Thanks. That's great advice. I don't want it to become my main source of income but I've only completed a few private projects so far, and really need to get further experience. I'm probably being a bit too selective about what I bid for too! Any more advice would be welcome!

OP’s posts: |
whatdoesittake48 Fri 16-Jan-15 17:04:57

I am one of PPH's top sellers (Copywriting) and all I can say is be very careful. I started with them about 6-7 years ago, when they first started and basically got sucked in. In order to get the first jobs I pitched quite low at about £10 an hour or per 500 words. Now I get £35 per 500 words. But the clients from the old days still expect and get the old rate.

I use PPH to fill in gaps during my week and rely on it to a certain extent, therefore I need to keep my hand in by completing regular work via the site. Your ranking will drop quickly if you don't do this.

I am never obliged to do any job that are offered to me (unless they are an hourlie) but it can be very hard to turn down work as it just doesn't feel right to do so. You never know where the next job will come from. So sometimes i find myself doing hours of work for a pittance, just because someone has begged me to do it.

That said, for anyone wanting to build up a small client base and portfolio, it is great.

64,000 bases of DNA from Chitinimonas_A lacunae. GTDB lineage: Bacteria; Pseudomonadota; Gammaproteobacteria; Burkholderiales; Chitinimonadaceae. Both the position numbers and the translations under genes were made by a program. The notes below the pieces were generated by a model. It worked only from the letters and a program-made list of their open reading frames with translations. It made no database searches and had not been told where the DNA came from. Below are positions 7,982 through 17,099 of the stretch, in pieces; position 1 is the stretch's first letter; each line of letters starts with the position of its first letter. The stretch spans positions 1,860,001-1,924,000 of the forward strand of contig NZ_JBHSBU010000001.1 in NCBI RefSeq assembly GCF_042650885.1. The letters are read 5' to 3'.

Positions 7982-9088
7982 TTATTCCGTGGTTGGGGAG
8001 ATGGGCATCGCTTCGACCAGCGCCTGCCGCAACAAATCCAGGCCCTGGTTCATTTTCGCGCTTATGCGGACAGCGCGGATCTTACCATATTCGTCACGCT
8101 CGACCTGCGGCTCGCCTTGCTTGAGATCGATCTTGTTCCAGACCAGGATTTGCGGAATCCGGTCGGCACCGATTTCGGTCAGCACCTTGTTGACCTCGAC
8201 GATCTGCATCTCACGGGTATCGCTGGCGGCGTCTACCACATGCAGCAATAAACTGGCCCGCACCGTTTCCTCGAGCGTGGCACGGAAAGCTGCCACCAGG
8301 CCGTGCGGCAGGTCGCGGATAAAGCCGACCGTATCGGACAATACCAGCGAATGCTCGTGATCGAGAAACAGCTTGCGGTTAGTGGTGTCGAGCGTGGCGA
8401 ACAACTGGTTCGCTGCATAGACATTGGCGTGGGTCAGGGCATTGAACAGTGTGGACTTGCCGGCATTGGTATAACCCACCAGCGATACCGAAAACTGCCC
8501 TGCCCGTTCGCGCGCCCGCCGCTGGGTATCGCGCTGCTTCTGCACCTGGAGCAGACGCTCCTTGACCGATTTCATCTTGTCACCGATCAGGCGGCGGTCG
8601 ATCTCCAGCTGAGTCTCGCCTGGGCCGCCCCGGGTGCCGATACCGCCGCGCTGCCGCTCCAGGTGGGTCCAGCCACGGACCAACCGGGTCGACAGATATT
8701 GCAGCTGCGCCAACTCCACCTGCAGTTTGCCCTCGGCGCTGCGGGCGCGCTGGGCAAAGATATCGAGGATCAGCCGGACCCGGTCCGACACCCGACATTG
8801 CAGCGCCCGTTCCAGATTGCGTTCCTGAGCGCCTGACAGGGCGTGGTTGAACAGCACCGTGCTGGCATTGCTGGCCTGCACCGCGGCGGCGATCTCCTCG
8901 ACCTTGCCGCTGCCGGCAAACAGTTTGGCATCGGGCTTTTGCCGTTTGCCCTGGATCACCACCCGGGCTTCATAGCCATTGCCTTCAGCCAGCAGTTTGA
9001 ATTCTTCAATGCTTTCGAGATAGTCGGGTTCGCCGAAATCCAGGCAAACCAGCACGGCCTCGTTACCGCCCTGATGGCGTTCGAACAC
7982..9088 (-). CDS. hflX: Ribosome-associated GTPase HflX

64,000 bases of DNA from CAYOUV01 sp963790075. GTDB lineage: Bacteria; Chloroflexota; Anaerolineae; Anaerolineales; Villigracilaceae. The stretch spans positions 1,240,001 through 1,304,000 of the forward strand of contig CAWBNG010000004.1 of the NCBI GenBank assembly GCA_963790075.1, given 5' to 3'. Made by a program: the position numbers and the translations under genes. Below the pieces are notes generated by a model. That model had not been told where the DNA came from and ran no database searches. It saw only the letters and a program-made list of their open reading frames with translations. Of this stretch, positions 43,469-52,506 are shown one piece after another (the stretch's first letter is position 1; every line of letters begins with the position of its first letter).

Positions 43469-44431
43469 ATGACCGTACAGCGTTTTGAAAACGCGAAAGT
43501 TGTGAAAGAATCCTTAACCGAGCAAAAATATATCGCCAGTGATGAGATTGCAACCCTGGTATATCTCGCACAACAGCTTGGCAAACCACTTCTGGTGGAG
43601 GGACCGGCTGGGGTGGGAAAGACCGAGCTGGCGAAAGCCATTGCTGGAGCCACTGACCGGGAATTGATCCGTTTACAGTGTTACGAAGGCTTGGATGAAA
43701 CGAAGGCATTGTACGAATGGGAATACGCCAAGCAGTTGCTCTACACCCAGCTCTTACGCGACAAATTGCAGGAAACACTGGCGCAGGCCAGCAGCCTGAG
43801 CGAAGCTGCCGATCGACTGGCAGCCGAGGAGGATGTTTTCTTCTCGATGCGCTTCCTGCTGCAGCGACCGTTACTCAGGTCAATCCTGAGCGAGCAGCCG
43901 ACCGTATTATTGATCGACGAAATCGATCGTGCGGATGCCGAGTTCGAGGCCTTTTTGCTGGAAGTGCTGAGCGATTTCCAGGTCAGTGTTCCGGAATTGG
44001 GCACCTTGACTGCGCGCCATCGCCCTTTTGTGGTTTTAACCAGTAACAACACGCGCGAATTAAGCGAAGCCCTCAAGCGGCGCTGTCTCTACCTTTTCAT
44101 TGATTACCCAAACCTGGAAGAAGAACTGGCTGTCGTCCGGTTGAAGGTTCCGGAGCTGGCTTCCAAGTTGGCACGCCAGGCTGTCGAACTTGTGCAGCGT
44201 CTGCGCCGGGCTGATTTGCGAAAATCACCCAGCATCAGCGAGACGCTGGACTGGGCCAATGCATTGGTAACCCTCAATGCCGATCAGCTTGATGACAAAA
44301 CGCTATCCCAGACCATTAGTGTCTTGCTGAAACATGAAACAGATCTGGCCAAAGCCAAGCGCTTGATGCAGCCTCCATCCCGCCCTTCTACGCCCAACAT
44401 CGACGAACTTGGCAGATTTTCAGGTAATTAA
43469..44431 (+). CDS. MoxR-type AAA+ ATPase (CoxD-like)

To get your first jobs i would go for the easier and less demanding underpaid jobs. make sure it is something you could do in your sleep so you don't mind being paid next to nothing. Then incrementally up your rates.

Despite my hourlie rate being £30 I get constant invites.

CopyWoman Sat 17-Jan-15 16:56:15

Thank you whatdoesittake48 - you give great advice. I'm very grateful. One more quick question. I get lots of invites to bid. Does this come from the buyer, or does PPH just match it to sellers with relevant skills?

OP’s posts: |
MyRealNamesBernard Fri 23-Jan-15 11:46:38

Hello all. I am really interested in this thread as I also recently joined PPH.

I have sent proposals for lots of jobs, and discovered I seem to be most successful when I bid for work within my niche area. I managed to get one very big job, which took two weeks, and paid poorly but has instantly updated my portfolio. I looked upon this job as "work experience" (I have been out of the game for three years, so my portfolio was terribly out of date) with the added bonus of a bit of pocket money.

I now pick and choose my jobs carefully. Rather than putting in mediocre pitches for lots of jobs, I only bid for things I think I will really enjoy or have a real interest in, and spend a bit of time really tailoring the bid, and making it stand out. If the job doesn't have a good rate, it must be something which will either add something special to my portfolio or have some other benefit, eg promoting an issue for which I am passionate.

It took me a while to establish how it works on there, and I still don't think I have completely got my head around it. But one thing I have learned is that bidding for work 'per hour' is not helpful. As a writer, I found it is better for both the client and me to offer a rate 'per word', a rate which I increase if lots of research is involved.